How has COVID-19 Impacted the Coffee Industry?

by David Burton, Head of Coffee

The last few months have seen our lives dramatically change in an incomprehensible way and in such a short space of time. Staying at home under lockdown and social distancing measures dominate our new daily way of life, with the threat of infection from the novel coronavirus still casting a shadow over most of the globe. As we start to come to terms with our “new normal” and with the lifting of some social restrictions, we can start to reflect and look at the wider issues that are facing the industry and ask some crucial questions. What impact is COVID-19 having on coffee producers, and what does this mean for the coffee supply chain, including the farms we source from?

Dave Burton, roasting samples in our North Yorkshire roastery
Dave Burton, roasting samples in our North Yorkshire roastery

The coffee supply chain.

Coffee is undoubtedly helping many of us to work from home, but it’s clear that the impact on the hospitality industry has had huge ramifications on the demand for coffee, especially specialty coffee. This has seen a dramatic knock-on effect for businesses that rely on the wholesale coffee trade as their main source of income, with most small to medium businesses having to restructure their business models overnight. Retail and e-commerce sales have become the main focus, to allow businesses to emerge from the other end of the pandemic.

However, the commodity coffee market has seen a huge surge in buying, as news emerges that commercial roasters are stockpiling reserves, in case of a shortage of coffee at origin. Many coffee-growing countries are currently experiencing huge disruptions to trade and infrastructure, and the commodity coffee market has moved in extremes to counter this.

Although specialty coffee operates outside the commercial market, the ties between commodity and specialty coffee are nevertheless inextricably linked. The impact of the pandemic will no doubt cause major disruptions in the movement of specialty coffee and have a knock-on effect down to farm level. I am, however, remaining optimistic that with the opening of coffee shops over the next few weeks, the industry will start to see an increase in demand and recover to safer levels. Unfortunately, this will take some time to become evident… The feeling is that it is far too early to determine what the long-term implications will be for future supply.

The effect at Origin.

Coffee is a living, breathing, agricultural product that needs to be nurtured, harvested and processed with an enormous amount of care. This takes a huge amount of labour to be achieved and is often done so in developing countries that lack basic social infrastructure and access to comprehensive health care.

Production of specialty coffee in El Salvador
Coffee is a major provider of income for millions of people

Reports from importers and Origin vary slightly depending on governments and the restrictions that are being imposed. One thing that is becoming evident is that countries that are adopting social distancing measures are seeing a reduction in the amount of coffee volume being picked and processed. Lockdown restrictions are also resulting in temporary closures of some processing mills. Tied together with the closure of some ports, and you start to see the impact this will ultimately have on supply and the most vulnerable in that chain. c in and this is where we need to be focusing our efforts over the coming months. We have a duty as an industry to commit to the contracts we have signed and to work with our partners to the best of our abilities to support the wider community. This will only work if we collectively stand together to reduce the risk for all…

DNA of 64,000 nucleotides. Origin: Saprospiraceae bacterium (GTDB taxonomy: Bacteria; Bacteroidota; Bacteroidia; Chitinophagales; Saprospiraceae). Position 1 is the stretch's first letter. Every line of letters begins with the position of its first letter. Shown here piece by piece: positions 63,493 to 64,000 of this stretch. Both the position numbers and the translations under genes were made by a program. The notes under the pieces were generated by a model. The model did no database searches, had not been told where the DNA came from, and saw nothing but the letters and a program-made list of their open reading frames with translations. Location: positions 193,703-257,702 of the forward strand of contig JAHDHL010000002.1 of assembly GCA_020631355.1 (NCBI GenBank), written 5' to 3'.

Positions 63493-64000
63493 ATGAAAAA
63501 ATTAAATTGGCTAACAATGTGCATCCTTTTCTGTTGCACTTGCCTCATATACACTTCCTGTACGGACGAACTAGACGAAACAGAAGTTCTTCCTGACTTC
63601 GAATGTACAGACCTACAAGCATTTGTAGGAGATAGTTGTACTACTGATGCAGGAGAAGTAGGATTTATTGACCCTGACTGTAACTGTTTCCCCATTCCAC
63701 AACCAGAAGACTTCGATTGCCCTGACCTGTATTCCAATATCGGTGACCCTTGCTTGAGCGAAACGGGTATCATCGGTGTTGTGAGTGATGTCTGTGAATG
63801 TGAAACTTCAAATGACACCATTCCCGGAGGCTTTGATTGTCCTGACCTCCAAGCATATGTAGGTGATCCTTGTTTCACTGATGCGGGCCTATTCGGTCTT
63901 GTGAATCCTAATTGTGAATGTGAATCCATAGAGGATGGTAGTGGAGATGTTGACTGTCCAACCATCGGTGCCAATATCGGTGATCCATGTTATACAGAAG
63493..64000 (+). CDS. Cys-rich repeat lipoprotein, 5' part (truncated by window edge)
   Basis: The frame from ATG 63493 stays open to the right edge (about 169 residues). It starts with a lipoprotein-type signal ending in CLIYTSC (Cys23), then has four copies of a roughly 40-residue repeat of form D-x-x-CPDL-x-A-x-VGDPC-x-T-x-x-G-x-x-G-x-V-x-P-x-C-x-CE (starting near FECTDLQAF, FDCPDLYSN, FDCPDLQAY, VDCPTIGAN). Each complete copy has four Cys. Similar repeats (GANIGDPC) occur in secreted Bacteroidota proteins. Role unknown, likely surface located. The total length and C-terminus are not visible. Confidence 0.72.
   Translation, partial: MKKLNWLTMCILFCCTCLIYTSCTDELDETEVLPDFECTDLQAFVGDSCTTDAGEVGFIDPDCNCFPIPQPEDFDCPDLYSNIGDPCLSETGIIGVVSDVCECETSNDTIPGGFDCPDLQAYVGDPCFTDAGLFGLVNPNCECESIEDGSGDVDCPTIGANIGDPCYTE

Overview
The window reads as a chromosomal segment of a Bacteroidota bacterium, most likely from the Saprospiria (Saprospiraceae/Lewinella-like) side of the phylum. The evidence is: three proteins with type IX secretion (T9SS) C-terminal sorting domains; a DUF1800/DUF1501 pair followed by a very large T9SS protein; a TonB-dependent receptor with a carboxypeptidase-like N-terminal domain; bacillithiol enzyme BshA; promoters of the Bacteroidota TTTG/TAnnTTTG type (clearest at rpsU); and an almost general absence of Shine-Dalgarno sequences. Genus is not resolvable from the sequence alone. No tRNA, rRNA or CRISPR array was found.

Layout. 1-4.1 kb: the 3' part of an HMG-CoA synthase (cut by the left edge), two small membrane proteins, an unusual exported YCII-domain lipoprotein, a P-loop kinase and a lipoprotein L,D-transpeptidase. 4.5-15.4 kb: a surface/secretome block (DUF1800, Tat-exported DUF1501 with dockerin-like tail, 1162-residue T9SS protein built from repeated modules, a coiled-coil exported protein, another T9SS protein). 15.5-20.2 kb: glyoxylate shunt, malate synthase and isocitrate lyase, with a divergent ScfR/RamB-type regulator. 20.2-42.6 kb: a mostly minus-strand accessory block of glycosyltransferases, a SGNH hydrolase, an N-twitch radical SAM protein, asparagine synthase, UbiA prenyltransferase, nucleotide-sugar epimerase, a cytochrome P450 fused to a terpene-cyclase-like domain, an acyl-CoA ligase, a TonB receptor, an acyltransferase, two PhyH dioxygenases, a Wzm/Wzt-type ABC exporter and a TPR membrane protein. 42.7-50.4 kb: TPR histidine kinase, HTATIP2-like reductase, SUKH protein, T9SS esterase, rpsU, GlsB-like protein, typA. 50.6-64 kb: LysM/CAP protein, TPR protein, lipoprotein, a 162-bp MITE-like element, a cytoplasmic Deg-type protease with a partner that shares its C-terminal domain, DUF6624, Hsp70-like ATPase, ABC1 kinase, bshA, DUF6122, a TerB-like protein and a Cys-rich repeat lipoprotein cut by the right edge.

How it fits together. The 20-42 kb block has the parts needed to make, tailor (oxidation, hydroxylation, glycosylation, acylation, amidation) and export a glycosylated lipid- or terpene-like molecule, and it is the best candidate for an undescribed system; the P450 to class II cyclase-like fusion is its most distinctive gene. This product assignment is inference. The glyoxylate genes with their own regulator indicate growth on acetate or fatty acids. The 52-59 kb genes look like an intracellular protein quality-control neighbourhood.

What can you do as a consumer?

We are so grateful to have such loyal and wonderful customers that recognise the huge benefits that supporting a small company like us can have. I would like to express my gratitude to everyone who has supported us through these last few months. I would now like to stress that if you are able, and feel comfortable in doing so, then please get out there safely and support your local independent cafés. The teams in your local shops are already experts in cleaning and workflow and are better equipped than most to create a safe space for you to visit. I know they are looking forward to providing you with the best service and the best coffee out there.

A barista pours latte art into a coffee cup.
Many of us are desperate for a barista-made coffee again!

Please remember that the coffee you buy tomorrow could go towards making a huge difference to the livelihoods of millions of people across the globe. What you choose to drink determines how much of your purchase goes back to the farmers who grow the coffee you enjoy. When you’re drinking coffees that are traded sustainably, you have the power to make a huge impact. Isn’t that a great way to start your day?

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